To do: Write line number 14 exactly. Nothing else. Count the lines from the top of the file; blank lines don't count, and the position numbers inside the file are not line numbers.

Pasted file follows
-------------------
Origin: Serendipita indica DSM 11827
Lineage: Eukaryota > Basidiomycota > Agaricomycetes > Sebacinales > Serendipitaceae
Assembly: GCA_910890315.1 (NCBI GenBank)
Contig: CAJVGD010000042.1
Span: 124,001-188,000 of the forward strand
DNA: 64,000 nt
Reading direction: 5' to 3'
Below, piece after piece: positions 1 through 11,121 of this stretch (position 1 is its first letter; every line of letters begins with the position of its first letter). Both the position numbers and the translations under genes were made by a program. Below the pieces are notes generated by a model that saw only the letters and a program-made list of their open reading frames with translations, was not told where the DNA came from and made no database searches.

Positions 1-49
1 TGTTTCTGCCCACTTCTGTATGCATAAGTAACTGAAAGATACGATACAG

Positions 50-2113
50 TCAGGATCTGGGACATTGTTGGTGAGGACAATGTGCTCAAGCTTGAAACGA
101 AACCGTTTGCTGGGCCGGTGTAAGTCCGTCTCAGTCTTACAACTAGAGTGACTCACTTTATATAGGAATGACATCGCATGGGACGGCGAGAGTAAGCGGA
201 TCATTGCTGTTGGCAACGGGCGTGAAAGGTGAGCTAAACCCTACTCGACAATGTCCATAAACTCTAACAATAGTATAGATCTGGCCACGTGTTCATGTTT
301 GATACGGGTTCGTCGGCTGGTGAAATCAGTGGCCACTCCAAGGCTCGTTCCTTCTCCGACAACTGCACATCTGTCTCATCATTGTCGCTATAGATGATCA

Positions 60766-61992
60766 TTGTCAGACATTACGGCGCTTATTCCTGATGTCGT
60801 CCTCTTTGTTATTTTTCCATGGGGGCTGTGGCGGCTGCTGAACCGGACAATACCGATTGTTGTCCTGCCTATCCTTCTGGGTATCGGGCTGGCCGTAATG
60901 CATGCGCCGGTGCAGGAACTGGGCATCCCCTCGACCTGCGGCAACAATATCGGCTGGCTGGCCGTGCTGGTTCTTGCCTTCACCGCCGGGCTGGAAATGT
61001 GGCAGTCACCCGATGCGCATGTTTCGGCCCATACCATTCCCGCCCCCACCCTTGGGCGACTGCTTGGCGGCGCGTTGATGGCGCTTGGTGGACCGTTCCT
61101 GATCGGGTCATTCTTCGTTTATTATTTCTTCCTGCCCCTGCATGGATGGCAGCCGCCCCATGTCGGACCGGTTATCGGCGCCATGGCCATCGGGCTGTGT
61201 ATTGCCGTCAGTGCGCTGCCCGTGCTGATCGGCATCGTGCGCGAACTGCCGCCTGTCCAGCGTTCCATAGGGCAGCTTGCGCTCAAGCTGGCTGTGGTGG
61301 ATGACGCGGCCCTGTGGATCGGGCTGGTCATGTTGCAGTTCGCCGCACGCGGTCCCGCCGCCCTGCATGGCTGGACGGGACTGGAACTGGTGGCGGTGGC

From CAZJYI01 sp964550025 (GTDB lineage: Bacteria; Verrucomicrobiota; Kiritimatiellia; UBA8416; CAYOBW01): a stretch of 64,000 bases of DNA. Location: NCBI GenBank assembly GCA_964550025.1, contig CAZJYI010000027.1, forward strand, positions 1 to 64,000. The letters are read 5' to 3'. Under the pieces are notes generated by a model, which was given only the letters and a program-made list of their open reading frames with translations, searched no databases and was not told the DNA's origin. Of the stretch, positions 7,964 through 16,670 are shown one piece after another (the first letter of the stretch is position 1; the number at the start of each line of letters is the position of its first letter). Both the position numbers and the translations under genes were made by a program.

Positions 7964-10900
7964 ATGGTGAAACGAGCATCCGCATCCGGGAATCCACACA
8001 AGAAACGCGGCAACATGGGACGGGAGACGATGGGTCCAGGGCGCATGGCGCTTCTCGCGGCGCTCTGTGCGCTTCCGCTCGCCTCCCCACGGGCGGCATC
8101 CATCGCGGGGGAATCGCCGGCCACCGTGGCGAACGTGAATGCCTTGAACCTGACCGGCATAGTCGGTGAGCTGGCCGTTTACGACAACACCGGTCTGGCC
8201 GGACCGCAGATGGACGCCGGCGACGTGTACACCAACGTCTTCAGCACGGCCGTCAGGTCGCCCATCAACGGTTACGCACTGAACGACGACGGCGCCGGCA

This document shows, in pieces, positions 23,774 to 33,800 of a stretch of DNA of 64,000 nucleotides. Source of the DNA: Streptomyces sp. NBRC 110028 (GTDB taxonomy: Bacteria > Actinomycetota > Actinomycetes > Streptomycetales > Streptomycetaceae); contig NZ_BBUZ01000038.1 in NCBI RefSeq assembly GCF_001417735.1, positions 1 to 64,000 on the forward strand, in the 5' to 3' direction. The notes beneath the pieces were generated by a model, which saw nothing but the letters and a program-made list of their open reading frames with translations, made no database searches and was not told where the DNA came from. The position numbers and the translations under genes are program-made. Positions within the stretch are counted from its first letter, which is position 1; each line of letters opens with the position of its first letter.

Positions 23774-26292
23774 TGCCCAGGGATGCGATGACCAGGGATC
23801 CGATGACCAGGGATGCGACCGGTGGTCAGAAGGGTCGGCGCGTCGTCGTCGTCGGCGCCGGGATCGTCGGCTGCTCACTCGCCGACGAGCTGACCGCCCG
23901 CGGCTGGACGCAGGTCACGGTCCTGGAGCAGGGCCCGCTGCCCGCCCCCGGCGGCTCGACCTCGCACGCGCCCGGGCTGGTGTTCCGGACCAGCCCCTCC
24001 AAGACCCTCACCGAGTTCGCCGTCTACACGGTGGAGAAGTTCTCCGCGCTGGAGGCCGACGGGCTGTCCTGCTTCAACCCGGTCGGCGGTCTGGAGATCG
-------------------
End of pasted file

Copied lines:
201 TCATTGCTGTTGGCAACGGGCGTGAAAGGTGAGCTAAACCCTACTCGACAATGTCCATAAACTCTAACAATAGTATAGATCTGGCCACGTGTTCATGTTT